Right, Grand Duchess Xenia Alexandrovna on board.

Fortunately, before I had let any of our guests know which cabins to occupy, I noticed that more passengers were arriving on board and left the cabin where I was working with Count Fersen (on the staff of Grand Duke Nicholas Nicholaievich) to find out when the Empress Marie was expected. Just outside the cabin, where the light was rather dim, I saw two unaccompanied ladies evidently uncertain as to where they should go. I was about to ask them who they were when I realized that one of them, an elderly little lady dressed in black, closely resembled our Queen Alexandra and could be none other than the Empress Marie herself. At this moment, Count Fersen came forward and after saluting the Empress presented me to her and to the Grand Duchess Xenia who accompanied her.

So, the great lady who had once been the Empress of All the Russias, arrived unheralded on board HMS Marlborough. ... Completely taken aback by such an unceremonious and unexpected meeting with Her Majesty, I escorted her and her companion to the Captain's quarters and was about to retire when the Grand Duchess asked me what Count Fersen and I had been doing. On hearing that I was in some doubt as to who and how many to expect on board, and when, to my great relief she said she would come with me and tell me how to allocate the cabins, it was evident that she had immediately and accurately apprised the situation and realized that if left to Count Fersen and me alone, the result was likely to be somewhat chaotic. From then on it was plain sailing. Count Fersen faded away, I think with a flea in his ear, and I found myself closeted with an extremely charming and capable woman who knew exactly what was entailed and had very clear ideas as to how the details should be settled, and that, most certainly, they would be so settled whatever Count Fersen may have schemed. So, the first list was quickly torn up and the job done in half an hour, including the impossible one for me, of giving the necessary orders to the Russian servants now beginning to arrive on board.

I was almost guilty of starting an argument with the Grand Duchess when she gave herself one of the smaller and darker cabins on the deck below, one of the many 'potted air' cabins behind the ship's side-armour. But I held my tongue on realising that she did this in order that the Empress's personal maid might occupy the cabin adjoining Her Majesty's sleeping cabin. I had selected that cabin for the Grand Duchess as being the most suitable for one of her rank. ...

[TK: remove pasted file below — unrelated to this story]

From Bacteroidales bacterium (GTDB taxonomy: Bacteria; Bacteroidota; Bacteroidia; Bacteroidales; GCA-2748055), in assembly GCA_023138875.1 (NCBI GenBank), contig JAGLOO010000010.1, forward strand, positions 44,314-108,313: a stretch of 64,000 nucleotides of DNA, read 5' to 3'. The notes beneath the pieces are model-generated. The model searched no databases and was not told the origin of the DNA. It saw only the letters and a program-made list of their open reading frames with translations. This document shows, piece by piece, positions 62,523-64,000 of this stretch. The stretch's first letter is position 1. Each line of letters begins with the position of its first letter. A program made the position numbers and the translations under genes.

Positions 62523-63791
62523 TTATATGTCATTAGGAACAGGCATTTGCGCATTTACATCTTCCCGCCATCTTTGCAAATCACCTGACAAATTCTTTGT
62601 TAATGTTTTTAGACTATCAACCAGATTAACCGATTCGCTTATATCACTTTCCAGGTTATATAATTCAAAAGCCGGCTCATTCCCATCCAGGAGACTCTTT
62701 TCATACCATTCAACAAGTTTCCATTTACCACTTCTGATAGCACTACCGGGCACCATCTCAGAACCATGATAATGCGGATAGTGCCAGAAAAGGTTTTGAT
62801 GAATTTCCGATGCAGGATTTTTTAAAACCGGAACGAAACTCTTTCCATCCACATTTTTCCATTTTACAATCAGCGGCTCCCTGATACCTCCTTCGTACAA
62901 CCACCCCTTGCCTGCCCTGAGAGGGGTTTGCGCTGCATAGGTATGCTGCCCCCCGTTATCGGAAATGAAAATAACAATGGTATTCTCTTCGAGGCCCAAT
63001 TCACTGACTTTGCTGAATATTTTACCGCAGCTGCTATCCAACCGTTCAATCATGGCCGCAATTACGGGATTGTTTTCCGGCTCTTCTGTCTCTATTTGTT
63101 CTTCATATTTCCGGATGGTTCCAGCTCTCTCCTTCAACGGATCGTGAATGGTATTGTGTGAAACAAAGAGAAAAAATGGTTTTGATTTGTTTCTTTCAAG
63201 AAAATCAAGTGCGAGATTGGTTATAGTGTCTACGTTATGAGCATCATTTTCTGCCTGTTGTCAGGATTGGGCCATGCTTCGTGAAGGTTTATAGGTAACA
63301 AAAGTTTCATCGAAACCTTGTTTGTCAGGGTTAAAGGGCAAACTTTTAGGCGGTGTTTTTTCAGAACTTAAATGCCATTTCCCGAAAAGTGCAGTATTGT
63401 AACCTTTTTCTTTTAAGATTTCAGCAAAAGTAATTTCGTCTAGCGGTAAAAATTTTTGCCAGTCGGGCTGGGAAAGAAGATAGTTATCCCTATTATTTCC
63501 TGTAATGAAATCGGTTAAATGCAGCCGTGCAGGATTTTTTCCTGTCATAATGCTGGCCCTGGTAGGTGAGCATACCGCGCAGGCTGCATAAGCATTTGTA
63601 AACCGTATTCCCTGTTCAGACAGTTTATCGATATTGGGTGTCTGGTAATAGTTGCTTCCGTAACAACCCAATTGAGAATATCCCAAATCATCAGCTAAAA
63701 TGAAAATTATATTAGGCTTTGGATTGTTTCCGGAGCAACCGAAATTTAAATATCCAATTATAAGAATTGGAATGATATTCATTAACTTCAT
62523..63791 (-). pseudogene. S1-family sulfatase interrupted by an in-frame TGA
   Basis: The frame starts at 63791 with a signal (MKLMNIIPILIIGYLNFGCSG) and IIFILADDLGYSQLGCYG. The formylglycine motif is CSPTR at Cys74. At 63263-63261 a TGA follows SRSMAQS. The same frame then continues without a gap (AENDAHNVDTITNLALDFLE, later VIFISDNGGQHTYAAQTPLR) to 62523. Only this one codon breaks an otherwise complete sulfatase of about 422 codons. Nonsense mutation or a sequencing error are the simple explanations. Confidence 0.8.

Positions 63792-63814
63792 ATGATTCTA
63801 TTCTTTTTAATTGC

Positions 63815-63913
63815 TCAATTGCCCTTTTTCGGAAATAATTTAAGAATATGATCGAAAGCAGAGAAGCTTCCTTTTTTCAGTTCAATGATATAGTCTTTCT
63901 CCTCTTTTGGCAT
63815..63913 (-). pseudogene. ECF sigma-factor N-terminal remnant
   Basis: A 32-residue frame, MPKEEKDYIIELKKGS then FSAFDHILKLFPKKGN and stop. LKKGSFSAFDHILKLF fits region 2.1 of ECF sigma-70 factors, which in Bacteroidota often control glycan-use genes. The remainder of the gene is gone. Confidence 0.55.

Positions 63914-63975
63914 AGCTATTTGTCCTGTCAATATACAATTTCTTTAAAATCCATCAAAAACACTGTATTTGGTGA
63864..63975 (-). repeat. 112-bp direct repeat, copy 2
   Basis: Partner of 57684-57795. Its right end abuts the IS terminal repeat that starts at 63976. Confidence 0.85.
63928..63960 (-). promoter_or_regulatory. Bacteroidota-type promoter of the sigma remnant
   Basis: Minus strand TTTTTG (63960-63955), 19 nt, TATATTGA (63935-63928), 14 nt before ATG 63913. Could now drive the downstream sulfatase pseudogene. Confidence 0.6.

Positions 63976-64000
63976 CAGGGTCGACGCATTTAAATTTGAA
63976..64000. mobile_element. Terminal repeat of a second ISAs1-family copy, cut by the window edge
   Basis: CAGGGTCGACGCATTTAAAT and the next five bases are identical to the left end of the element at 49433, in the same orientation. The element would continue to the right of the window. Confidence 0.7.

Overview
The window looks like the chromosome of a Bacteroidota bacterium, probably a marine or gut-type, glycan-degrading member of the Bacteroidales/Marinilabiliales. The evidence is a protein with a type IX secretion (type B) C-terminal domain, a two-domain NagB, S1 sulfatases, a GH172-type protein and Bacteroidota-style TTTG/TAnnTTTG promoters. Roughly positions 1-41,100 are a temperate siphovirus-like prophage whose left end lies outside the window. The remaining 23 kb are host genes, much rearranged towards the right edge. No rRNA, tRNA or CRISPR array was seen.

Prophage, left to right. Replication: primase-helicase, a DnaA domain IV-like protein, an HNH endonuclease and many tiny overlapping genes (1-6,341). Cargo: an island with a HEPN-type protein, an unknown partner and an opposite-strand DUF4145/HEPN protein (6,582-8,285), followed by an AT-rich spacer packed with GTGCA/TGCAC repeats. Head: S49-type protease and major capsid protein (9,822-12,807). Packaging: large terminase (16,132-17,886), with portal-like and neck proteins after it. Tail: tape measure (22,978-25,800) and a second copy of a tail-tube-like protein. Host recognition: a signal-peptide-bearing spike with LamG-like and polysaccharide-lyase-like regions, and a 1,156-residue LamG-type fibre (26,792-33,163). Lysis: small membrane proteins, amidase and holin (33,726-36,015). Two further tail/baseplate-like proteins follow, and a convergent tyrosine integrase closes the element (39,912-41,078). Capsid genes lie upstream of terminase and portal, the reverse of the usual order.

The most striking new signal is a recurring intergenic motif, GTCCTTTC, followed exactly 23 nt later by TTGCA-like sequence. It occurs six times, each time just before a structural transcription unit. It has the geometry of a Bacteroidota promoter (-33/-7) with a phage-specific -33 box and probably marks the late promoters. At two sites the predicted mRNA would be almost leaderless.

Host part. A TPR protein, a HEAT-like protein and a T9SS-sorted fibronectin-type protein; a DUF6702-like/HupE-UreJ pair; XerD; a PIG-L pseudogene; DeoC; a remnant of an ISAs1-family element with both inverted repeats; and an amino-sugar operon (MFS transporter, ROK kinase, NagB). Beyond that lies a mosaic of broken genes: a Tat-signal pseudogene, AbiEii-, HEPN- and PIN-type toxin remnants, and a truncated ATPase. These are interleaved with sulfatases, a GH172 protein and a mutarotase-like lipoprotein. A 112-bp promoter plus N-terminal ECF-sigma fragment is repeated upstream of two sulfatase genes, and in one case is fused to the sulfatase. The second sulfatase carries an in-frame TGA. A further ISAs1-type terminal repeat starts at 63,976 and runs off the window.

Another matter soon began to cause me some anxiety; that of stowing the luggage. I was faced with the problem of stowing this in our very limited space, so collecting and segregating the trunks belonging to various parties, that they could be found easily should some disembark before the main party, as indeed happened. Many of those who came on board that first evening had arrived at an hour's notice and had brought little with them other than the clothes they were wearing, but driblets of trunks and packages had been brought off during the evening, mostly unlabelled or marked with Russian characters. By that night, we had literally tons of luggage aboard. A major difficulty arose from the fact that none of us could speak a word of Russian and could not, therefore give any directions to the servants. We had managed to deal with the luggage brought on board for Her Majesty quite satisfactorily since it was marked with her monogram and the quantity was small, but had it not been for Princess Marina, a tall handsome girl, and the elder daughter of Grand Duke Peter, offering to help as an interpreter, much of the rest of the luggage would have become hopelessly mixed up. Princess Marina acted as a very competent "first lieutenant", to whom I could refer any difficulties I met with dealing with Russian servants. the latter spoke no English and only rarely a little French, and being obviously dazed by their sudden upheaval and unusual surroundings they struck me at first as being rather indolent. ...

Left, Grand Duke Nicholas Nicholaievich on board HMS Marlborough.

The Marlborough left Koriez after dark and anchored again off Yalta, where we were to remain for a few days before leaving for Constantinople. We had now embarked fifty persons, of whom thirty-eight were women.